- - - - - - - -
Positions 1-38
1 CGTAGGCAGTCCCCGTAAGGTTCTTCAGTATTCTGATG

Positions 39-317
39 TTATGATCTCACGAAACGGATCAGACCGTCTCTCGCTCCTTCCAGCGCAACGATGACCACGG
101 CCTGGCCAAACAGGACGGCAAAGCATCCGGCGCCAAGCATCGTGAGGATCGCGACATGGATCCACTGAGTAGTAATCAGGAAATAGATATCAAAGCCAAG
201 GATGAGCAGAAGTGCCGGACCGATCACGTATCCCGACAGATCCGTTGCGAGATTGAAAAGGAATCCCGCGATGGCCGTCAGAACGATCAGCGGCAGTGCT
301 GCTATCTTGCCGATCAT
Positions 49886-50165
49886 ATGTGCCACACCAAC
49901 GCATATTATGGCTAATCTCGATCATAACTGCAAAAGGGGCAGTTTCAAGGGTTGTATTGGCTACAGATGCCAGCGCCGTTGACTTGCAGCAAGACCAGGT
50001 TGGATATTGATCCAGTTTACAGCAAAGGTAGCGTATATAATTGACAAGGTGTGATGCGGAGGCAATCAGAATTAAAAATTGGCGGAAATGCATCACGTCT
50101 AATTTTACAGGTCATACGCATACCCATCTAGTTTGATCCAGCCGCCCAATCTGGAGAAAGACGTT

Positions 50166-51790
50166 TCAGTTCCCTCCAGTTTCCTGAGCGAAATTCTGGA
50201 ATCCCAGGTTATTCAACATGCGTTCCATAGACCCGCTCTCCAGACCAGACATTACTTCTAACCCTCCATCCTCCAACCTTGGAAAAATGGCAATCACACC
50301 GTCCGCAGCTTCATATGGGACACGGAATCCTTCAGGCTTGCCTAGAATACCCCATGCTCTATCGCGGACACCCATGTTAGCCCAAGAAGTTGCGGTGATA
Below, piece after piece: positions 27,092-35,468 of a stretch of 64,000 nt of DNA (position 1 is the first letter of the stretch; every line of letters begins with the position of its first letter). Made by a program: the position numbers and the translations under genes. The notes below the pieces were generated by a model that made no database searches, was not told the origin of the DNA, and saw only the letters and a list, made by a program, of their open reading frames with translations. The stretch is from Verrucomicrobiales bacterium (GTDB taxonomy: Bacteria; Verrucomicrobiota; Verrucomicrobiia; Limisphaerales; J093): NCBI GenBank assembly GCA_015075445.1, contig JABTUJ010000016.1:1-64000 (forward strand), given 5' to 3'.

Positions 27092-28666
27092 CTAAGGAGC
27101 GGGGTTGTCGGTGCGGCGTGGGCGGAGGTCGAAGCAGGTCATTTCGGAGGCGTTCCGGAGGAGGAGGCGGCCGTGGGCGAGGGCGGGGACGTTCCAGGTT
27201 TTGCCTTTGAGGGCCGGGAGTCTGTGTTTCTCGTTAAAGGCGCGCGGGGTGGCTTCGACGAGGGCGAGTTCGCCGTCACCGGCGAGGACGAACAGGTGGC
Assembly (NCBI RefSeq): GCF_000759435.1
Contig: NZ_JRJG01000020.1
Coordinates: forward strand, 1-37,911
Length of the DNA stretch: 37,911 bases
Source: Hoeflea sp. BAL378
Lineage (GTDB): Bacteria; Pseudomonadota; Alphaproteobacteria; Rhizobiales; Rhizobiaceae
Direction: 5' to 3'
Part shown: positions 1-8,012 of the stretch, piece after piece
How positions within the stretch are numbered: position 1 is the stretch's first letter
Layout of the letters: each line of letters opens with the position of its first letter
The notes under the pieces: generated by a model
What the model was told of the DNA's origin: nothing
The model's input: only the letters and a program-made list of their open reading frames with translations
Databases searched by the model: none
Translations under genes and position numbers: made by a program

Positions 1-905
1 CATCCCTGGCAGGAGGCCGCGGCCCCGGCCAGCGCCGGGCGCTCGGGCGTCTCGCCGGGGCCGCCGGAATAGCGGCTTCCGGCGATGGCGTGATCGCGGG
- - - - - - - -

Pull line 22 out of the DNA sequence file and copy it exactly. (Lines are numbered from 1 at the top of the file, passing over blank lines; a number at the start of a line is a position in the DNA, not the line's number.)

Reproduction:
Assembly (NCBI RefSeq): GCF_000759435.1